A flaw, which would allow anyone with the right knowledge hijack any of PayPal’s 150 million customer accounts just with a single click, has been found by cyber-security researcher Yasser Al. Egyptian security researcher has been awarded a generous US$ 10,000 in a bug bounty.
Ali has explained, in a video demo of the bug and a blog post, that this critical vulnerability allowed attacker to hijack any PayPal account, input contact details of their own, and also modify the shipping, billing address as well as payment methods.
Ali, who received PayPal’s maximum bug bounty award of US$ 10,000, said that the flaw was fixed by PayPal instantly.
This makes it a second bug this year which was discovered by Ali. Back in May a gap was exposed by Ali in security of eBay, a global auction website. There is probably no need to mention that PayPal is owned by eBay. This gap would allow an attacker to hack any of 150 million (plus) users accounts on eBay.
“Hacker News” have received from Ali a report of the bug, which technical details were kept in secret until September to give enough time to the security team of eBay so that they can patch it.
From Ali’s blog in which the latest PayPal issue is described it’s clear that Ali have discovered several (three to be exact) security vulnerabilities that allowed takeover of the user’s account, if combined.
Ali figured out a way how to go around PayPal’s security system CSRF (Cross-Site Request Forgery). This security system is designed so that it authenticates all user requests whenever one tries to log on to the website of PayPal.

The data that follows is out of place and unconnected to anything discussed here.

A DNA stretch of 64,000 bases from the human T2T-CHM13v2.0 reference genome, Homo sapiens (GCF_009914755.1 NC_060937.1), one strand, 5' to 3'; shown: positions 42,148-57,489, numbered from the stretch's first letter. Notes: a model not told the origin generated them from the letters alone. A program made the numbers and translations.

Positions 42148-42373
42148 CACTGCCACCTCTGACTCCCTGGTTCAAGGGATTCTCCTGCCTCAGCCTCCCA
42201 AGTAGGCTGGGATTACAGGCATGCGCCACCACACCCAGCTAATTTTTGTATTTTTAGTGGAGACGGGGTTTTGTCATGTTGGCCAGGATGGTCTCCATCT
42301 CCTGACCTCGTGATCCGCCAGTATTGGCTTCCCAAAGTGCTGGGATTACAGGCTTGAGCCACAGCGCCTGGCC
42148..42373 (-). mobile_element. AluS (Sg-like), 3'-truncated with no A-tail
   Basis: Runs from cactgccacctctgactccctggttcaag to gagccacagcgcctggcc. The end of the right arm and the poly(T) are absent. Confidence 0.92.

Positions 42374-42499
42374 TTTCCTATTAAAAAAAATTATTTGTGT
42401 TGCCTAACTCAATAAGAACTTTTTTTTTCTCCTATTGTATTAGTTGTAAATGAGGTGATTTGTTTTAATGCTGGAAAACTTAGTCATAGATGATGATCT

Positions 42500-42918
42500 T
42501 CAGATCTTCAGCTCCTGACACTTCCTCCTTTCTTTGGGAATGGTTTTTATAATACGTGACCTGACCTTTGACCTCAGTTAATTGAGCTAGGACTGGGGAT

As explained by Ali, an attacker, thanks to this flaw, could capture CSRF Auth security token and after that they are basically able to validate nearly any request they would want to make on user’s behalf.
He discovered that this CSRF Auth token could be re-used which means that any logged-on PayPal user could be impersonated, not just a single one.
Finally Ali found that an attacker is able to change any security questions of PayPal user without needing user’s password. Thus, having the access to the CSRF Auth validation, attackers could get the access details and after that any account they liked could be ‘simply’ hijacked.
A spokesperson for PayPal have confirmed that one of PayPal’s security researchers, through the Bug Bounty Programme, made it aware of the issue within PayPal’s CSRF protection authorization system. He also noted that security team has fixed the issue already. However, whether any user account had been compromised, PayPal spokesperson could not confirm.
Bloor Research’s senior security analyst, Fran Howarth, commenting on research by Ali said that it highlighted the problem of both vulnerabilities of cross-site request forgery, and also of PayPal’s security weaknesses.
She spoke about CSRF being consistently one of the top ten flaws influencing web applications. She also noted that it’s crucial that every deliverer of web application needs to be aware of it and test it in and out, especially when that web application is a payment system.
Howarth added that this is definitely not the last time that researchers find such severe bugs in the system of PayPal. Instead of just hotfixing the faults that they come by, PayPal should consider a more secure regime of application development and testing.
Meantime Scott MacKenzie, a cyber-expert and also CISO at UK security solutions, said Ali’s research shows how valuable bug bounty programmes are. Three vulnerabilities were identified by Yasser Ali in the PayPal system – an Auth token bypass, a CSRF and a flaw that would let security questions to be reset. It is praiseworthy that PayPal patched these vulnerabilities rapidly and also paid Yasser the bounty that was well earned under the PayPal’s bug bounty programme’s terms.
He also said that organizations adopting such bug bounty programmes are taking very positive steps and that is due a fact that more people looking into your code for possible vulnerabilities makes your resultant systems that much more secure.
Bug bounty programmes are nearly the best way to not just reward security researchers but also secure the systems for any organization connected to the internet, since their security is being tested constantly.
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